· Amit Joki · 5 min read

Google Summer of Code 2019

Added support for article tracking and multi-wiki.

Added support for article tracking and multi-wiki.

Wiki Education Dashboard

It seems like only yesterday when I got the email of being selected for Google Summer of Code 2019.

My project for Google Summer of Code 2019, with Wikimedia was to add Multi-Wiki support to WikiEduDashboard.

WikiEduDashboard is a learning tool based on editing the Wiki Articles. Instructors assign students, articles, and track their edits and grade them. In the process of editing, students learn.

It’s been nearly 3 months after that mail and this page is the culmination of all that delicious coding period, the finer details of which we will be going through shortly.

But before that if you want to try out the features I added, my changes are all live at Wiki Education Dashboard. Go check it out!

Multi-Wiki Support

The main agenda this Summer of ‘19 was to add multi-wiki support to WikiEduDashboard.

Before, we only tracked – a home Wiki – explicitly anyway. A home Wiki, is a default Wiki, that is a part of the Course. Any edits/revisions to this home Wiki is automatically tracked.

Now, a Wiki is an ambiguous term for many. In this context, a Wiki refers to anyone of these sites:

  • Wikipedia
  • Wikibooks
  • Wikidata
  • Wikimedia
  • Wikinews
  • Wikiquote
  • Wikisource
  • Wikiversity
  • Wikivoyage
  • Wiktionary

Almost all of these sites are multilingual – meaning, they support upto 346 languages. For example, there’s the English Wikpedia as there is a French Wikipedia.

So the first step towards adding multi-wiki support was to add the ability to let users choose, explicitly, the Wikis, they want to track.

The solution was to let the instructors and facilitators choose and restrict what Wikis they want to be tracked. This will help in reducing noise from other irrelevant edits which belong to Wikis that don’t belong to a Course.

The Pull Request — #2922 added a new React Component — <WikiSelect>. It made use of the excellent React-Select package. <WikiSelect> is a React Component and it is a intuitive Wiki Selector. It has both single & multi mode so more than one Wiki could be tracked.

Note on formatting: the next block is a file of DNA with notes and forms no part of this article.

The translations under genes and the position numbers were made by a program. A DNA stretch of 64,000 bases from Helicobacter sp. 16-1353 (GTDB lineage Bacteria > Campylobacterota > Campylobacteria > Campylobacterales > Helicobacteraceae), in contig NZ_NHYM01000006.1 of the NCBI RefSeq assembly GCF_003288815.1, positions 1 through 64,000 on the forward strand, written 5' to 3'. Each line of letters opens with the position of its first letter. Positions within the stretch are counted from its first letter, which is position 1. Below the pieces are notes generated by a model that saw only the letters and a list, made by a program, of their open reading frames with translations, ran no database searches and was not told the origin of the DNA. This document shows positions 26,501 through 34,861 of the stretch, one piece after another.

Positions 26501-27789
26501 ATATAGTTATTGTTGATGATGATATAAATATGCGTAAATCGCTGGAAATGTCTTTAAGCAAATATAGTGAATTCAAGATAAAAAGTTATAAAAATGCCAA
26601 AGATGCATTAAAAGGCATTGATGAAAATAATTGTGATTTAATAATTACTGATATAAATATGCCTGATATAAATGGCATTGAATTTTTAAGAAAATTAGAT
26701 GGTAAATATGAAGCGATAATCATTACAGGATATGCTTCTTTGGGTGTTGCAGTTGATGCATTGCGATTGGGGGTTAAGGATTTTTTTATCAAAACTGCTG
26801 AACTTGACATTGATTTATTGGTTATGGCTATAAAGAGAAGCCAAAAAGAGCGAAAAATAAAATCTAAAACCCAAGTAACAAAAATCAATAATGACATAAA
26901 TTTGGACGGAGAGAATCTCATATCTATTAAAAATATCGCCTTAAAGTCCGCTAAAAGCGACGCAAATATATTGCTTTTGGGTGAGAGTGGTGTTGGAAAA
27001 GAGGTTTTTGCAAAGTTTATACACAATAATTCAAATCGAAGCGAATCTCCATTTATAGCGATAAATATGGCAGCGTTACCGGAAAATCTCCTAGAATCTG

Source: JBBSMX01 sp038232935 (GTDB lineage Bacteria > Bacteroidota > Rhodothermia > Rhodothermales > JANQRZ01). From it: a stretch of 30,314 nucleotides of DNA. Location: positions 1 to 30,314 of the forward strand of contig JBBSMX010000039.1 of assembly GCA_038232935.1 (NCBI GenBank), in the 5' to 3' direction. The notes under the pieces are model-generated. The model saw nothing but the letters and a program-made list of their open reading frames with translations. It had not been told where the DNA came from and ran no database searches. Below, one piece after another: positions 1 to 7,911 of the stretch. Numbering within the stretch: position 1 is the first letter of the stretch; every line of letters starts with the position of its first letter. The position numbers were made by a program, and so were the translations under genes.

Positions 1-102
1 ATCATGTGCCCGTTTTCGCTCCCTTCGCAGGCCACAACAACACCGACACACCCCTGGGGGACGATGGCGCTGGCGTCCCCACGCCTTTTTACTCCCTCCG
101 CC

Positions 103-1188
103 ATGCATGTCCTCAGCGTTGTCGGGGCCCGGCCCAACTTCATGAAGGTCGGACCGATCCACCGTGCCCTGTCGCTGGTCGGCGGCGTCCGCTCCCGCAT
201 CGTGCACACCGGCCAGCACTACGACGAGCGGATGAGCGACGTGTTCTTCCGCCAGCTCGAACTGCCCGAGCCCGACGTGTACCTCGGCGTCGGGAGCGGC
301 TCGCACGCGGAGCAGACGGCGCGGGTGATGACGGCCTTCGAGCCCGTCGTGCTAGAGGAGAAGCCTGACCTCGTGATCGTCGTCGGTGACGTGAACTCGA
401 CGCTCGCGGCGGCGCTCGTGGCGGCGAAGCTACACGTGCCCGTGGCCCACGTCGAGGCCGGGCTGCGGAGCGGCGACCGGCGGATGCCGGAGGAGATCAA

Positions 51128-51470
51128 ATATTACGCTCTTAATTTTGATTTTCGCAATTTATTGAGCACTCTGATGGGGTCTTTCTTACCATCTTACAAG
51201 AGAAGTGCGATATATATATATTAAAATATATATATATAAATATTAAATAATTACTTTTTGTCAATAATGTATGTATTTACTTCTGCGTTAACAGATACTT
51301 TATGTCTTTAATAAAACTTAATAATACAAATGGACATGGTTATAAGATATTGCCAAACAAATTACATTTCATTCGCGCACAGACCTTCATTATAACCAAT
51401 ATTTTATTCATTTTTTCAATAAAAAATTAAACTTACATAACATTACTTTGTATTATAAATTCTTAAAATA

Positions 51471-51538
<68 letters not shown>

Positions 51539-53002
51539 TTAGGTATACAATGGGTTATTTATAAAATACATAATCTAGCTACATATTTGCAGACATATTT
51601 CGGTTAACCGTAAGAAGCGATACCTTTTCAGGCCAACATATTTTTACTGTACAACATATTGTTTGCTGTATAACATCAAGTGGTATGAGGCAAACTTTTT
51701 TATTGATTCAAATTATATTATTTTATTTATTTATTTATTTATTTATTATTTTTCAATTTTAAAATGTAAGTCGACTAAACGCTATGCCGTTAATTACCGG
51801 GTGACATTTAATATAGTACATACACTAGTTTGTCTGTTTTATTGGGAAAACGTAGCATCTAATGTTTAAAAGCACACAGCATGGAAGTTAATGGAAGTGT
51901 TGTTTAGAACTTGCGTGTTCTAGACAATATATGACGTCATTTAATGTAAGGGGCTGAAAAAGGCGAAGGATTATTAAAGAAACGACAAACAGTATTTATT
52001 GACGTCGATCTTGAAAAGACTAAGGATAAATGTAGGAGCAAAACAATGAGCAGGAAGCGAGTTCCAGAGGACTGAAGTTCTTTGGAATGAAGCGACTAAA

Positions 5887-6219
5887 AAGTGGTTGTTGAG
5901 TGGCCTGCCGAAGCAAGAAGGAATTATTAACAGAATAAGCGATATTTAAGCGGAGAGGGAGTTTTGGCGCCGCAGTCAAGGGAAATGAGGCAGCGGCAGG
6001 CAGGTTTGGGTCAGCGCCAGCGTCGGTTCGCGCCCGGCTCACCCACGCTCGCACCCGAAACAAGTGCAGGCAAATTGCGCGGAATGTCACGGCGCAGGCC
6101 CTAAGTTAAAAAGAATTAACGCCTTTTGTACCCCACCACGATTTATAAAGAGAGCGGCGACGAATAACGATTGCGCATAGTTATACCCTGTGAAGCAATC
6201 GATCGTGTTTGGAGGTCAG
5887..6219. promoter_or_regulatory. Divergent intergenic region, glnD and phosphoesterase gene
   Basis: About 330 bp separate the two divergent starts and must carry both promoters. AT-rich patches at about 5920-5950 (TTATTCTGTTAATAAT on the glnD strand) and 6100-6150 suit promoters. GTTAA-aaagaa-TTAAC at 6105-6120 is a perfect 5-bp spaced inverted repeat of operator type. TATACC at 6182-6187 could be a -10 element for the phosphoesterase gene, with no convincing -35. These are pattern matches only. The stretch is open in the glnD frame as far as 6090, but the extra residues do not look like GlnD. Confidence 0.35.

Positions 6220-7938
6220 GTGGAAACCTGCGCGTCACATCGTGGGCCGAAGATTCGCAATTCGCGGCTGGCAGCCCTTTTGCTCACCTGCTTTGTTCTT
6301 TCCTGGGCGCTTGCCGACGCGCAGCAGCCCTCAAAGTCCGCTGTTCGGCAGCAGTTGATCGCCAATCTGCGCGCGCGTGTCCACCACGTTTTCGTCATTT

Once that was covered, we had to actually put it to use. This led to my second Pull Request — #2957

In this Pull Request, I added a join table between Course and Wiki and hence the name, CoursesWikis. Through this table we would track which Course has which wikis enabled, which will ofcourse be updated via the <WikiSelect> component from the earlier PR.

With all the barebone setup complete, it was time to actually test whether the functionality was working as intended. It had to work without breaking existing tests. It was achieved via this Pull Request — #3020, which added the rspec tests for the new functionality.

Multi-Wiki support in action

Multi-wiki support in action

Article Tracking

Nextly, continuing the trend of giving people more control of what they want to track, the next thing I worked on was to have it so that certain articles could be excluded from being tracked.

But why? – Because before, we just included all the articles that had been edited by the user and tracked those edits. But oftentimes, a user may have edited an article that was outside the purview of what the Course was intended for.

So basically we were tracking edits which were potentially useless and adds on to the noise.

We needed a feature wherein the instructor/facilitator can exclude certain articles from being tracked. I made use of the excellent React-Switch package to add a toggle which indicates the tracked status of an article.

The Pull Request — #3102 set up the the foundation to build on.

This included creating a join table between Article and Course, named aptly, ArticlesCourses. This join table holds all the information concerning to the tracked status of all articles belonging to a Course.

As can be seen from the comments on the PR, it was a major overhaul of how things worked internally in WikiEduDashboard. So it was a major refactor and a breaking change so lot of time was spent on getting this right and making sure all the existing tests passed.

Once it was done, it was time to put the UI to work using the backend setup from the previous pull request. Pull Request — #3175 is where I’ve used React Switch package for the neat UI for changing the tracked status of an article.

Next, these two Pull Requests — #3195 & #3204 added a way to filter the articles based on the following tracked status values:

  1. Tracked
  2. Untracked
  3. Both Tracked and Untracked

Excluding articles with filter in action

Excluding articles with filter in action


The following Pull Requests fix various issues.

  1. #3051 – Adds wikidata namespace support.
  2. #3074 – Normalizes the labels of revision titles.
  3. #3143 – Fixes issue #3024.
  4. #3147 – Adds specific project names to non-Wikipedia projects.
  5. #3185 – Fixes the alignment of Article Finder UI.


Checking out the pull request links posted above will let you know about what my project was all about for the Google Summer of Code 2019.

Still TL;DR?

Check out all my contributions!

Detailed Reports

If you’re interested in knowing about my contributions in a slightly more elaborate manner check out my Bi-Weekly Reports.

Thank you

Sage Ross and Wes Reid.
Couldn’t have done it without your support and mentorship. You guys are the best!

Back to Blog

Related Posts

View All Posts »


A minimalist, locked-down one-to-one chat app.